I am a scientist with the Florida Fish and Wildlife Research institute where I study Harmful Algal Blooms. My research emphasis involves the design, construction, deployment, and maintenance of a network of autonomous water quality platforms. I study the data from these platforms to determine potential factors that could influence Harmful Algal Blooms.
My dissertaiton emphasis was optical oceanography where I tested and developed models to determine the constituents within a water column based on optical properties.
B.A. 1986 University of Georgia (Economics)
M.S. 1997 University of Southern Mississippi (Optical Oceanography)
Ph.D. 2009 University of South Florida (Optical Oceanography)
Millie D.F., G. R. Weckmanc, W. A. Young II, J. E. Ivey, H. J. Carrick, & G. L. Fahnenstield. 2012. Modeling Microalgal Abundance with Artificial Neural Networks: Demonstration of a Heuristic ‘Grey-Box’ to Deconvolve and Quantify Environmental Influences. Environmental Modeling & Software. 38: 27-39.
Ivey, J. E. 2009. Closure Between Apparent and Inherent Optical Properties of the Ocean with Applications to the Determination of Spectral Bottom Reflectance. Dissertation,. University of South Florida. 277 P.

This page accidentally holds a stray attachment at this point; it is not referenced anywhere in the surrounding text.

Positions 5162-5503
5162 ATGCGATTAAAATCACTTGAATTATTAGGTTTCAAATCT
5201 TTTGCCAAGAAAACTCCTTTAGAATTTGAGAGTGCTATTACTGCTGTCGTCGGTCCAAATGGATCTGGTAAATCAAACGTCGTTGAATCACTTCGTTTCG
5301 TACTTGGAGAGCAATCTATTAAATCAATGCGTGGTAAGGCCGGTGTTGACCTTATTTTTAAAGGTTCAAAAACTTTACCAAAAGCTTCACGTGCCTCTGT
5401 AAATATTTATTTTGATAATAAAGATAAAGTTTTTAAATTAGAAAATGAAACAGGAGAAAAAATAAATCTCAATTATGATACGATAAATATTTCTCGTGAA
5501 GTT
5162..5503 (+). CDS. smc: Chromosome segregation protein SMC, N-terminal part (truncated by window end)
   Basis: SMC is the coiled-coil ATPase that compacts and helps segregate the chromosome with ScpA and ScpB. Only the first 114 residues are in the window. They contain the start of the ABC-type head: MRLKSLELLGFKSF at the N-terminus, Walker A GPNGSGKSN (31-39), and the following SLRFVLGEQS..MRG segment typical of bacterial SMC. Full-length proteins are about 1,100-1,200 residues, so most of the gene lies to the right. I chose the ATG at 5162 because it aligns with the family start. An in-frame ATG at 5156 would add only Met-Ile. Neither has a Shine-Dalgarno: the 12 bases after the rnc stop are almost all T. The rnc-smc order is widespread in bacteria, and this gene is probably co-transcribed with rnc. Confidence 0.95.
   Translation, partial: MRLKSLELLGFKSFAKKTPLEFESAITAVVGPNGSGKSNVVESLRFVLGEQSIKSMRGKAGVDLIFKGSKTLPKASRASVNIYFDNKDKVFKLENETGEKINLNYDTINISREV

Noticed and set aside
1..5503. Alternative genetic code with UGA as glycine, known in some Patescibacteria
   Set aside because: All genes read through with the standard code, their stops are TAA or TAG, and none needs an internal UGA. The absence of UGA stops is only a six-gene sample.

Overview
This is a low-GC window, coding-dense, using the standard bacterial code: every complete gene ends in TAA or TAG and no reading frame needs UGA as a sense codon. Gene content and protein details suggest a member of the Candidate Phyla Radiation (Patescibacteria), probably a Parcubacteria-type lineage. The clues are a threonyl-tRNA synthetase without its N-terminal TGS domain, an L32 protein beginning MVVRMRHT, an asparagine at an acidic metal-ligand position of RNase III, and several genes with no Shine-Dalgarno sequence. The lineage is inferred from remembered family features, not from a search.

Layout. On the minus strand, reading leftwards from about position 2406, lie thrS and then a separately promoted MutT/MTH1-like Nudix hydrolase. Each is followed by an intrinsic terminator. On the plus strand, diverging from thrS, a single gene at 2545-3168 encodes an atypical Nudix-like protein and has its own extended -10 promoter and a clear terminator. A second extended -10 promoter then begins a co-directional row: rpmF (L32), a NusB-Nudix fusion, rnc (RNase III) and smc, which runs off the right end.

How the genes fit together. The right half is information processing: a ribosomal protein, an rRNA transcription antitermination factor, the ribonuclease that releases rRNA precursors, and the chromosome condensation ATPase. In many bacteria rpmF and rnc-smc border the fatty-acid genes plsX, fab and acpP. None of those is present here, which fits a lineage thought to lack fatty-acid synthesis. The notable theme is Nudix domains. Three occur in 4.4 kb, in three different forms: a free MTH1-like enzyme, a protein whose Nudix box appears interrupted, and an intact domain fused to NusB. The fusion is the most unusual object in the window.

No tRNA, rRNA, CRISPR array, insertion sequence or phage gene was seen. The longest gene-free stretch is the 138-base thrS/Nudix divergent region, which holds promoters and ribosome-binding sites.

Otis, D. B., K.L. Carder, D.C. English, and J.E. Ivey. 2004. CDOM transport from the Bahamas Banks. Coral Reefs. 23: 152-160.
C. Hu, F. E. Muller-Karger, Z.-P. Lee, K. L. Carder, B. Roberts, J. J. Walsh, R. H. Weisberg, R. He, E. Johns, T. Lee, N. Kuring, J. Patch, J. Ivey, P. G. Coble, C. Heil, G. A. Vargo, R. G. Zepp, K. Steidinger, G. McRae, J. Boyer, G. Kirkpatrick, E. Mueller, R. Pierce, J. Culter, B. Keller, J. Hunt. 2002. The 2002 “black water” event off SW Florida as detected by satellites. EOS. 83(26):281,285.
9:15 am - 9:45 am Seminole, UP 307
10:15 am - 10:45 am Seminole, UP 307
6:30 pm - 7:00 pm Clearwater, NM 265
No classroom schedule for the current term: Spring Term 2016 (0510)
= James Ivey has added information specific to this course.
(syllabus, video, class meeting times, etc.)